Going into last season I thought that Peter Carlson’s K Blows Top: A Cold War Comic Interlude Starring Nikita Khrushchev, America’s Most Unlikely Tourist (PublicAffairs, 9781586484972) had the potential to be a sleeper. Reviews and features are certainly helping – whether you’re a Vanity Fair or Parade person, you’ll have seen it pushed as a great summer read. Earlier this week, the Washington Post had a rave review: “Carlson seems to have sought and discovered every piece of arcana associated with the Soviet leader's American sojourn. A deft and amusing writer, Carlson does a marvelous job of recounting it.” Earlier in the Daily Beast, Christopher Buckley called it “simply hilarious, while being about the guy whose finger was on the nuclear triggers during the hottest time in the Cold War” – and yesterday the Beast elevated it to their “recommends” page. A feature is upcoming in Newsweek, and Mr. Carlson will be on “Weekend Edition Saturday” on June 20, by which time I’m hoping word of mouth will have spread even further.

The Skinny Bitch empire continues to expand, with the recent publication of Skinny Bastard (Running Press, 9780762435401). Authors Rory Freedman and Kim Barnouin will have their first major national media interview on the Lifetime Network’s new morning show, “Balancing Act with Dr. David Friedman,” the first week in July (exact air date to come). You’ll know from past experience that this is just the beginning of a prolonged onslaught.

Now that the film Food, Inc. is getting broad release, its advocates – and the contributors to our companion book from PublicAffairs (9781586486945) – are burning up the airwaves. Last week Eric Schlosser was on Colbert, Michael Pollan was on Bill Maher, and director Robert Kenner appeared on PBS’s “Now.” This very morning, Mr. Kenner appeared on “Morning Edition,” and ABC’s “Nightline” will run a segment on the film next Monday. There should be no paucity of attention, and we think it’s a great opportunity for the book. I’d like to remind you, and hope you’ll remind your customers, that the book is much, much more than a simple recap of the documentary – it’s almost entirely original material, and should appeal widely. And it’s a paper original! Magic words these days….

And finally (or almost finally), Sunday’s New York Times Book Review will feature a magnificent review of Geoffrey Wheatcroft’s Enemy at the Gate: Habsburgs, Ottomans, and the Battle for Europe (Basic, 9780465013746). As they remark, this deep history should help nudge us out of this “clash of civilizations” mindset that has so widely taken hold over the past several years: “As Andrew Wheatcroft brilliantly shows in The Enemy at the Gate, the skirmishes and the pitched battles that raged for centuries between Habsburgs and Ottomans, and their numerous vassals on both sides, represented not so much a ‘clash of civilizations’ as a collision of empires…. [H]is narrative is thrilling as well as thoughtful, a rare combination.” (It’s a combination, I can’t help mentioning, that is not without precedent among our publishers: consider Da Capo’s The Great Arab Conquests, PublicAffairs’s Destiny Disrupted, and Basic’s forthcoming The Arabs, all of which are both engaging and enlightening. It’s a real pleasure to present these books.)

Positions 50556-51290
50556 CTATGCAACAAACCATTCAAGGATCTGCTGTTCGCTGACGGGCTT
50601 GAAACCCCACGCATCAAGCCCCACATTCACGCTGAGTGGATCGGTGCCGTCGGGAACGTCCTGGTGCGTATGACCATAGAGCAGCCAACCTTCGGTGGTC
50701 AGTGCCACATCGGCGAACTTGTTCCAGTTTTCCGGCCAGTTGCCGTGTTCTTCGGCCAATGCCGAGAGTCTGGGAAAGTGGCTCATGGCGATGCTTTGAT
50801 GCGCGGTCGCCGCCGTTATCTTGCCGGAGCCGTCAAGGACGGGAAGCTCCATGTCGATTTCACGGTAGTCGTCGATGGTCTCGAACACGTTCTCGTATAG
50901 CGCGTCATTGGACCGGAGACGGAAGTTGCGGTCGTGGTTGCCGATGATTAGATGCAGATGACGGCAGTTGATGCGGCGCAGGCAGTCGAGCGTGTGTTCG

I can’t help but mention, too, that Mr. Wheatcroft’s review is but a step in Basic’s continuing string of New York Times Book Review coverage – I’ve attached a lovely little sheet showing the reviews they’d received through April; upcoming issues will review The Secret Lives of Boys and Masters of Sex: The Life and Times of William Masters and Virginia Johnson, the Couple Who Taught America How to Love. PublicAffairs is also shoehorning in, with several reviews scheduled in the next couple weeks: World War One, The Sages, and (best title ever) The Media Relations Department of Hizbollah Wishes You a Happy Birthday. And while we’re in the Book Review’s pages, I must also mention that the eternal bestseller Skinny Bitch has had recent company on the bestseller lists – Thomas Sowell’s The Housing Boom and Bust (thank you, Mr. Glenn Beck) and Brain Rules: 12 Principles for Surviving and Thriving at Work, Home, and School, by John Medina. This one is particularly pleasing – a small, indie press (Pear Press, 9780979777745), succeeding largely through the evangelical efforts of booksellers like you. Many thanks from all of us at team Perseus.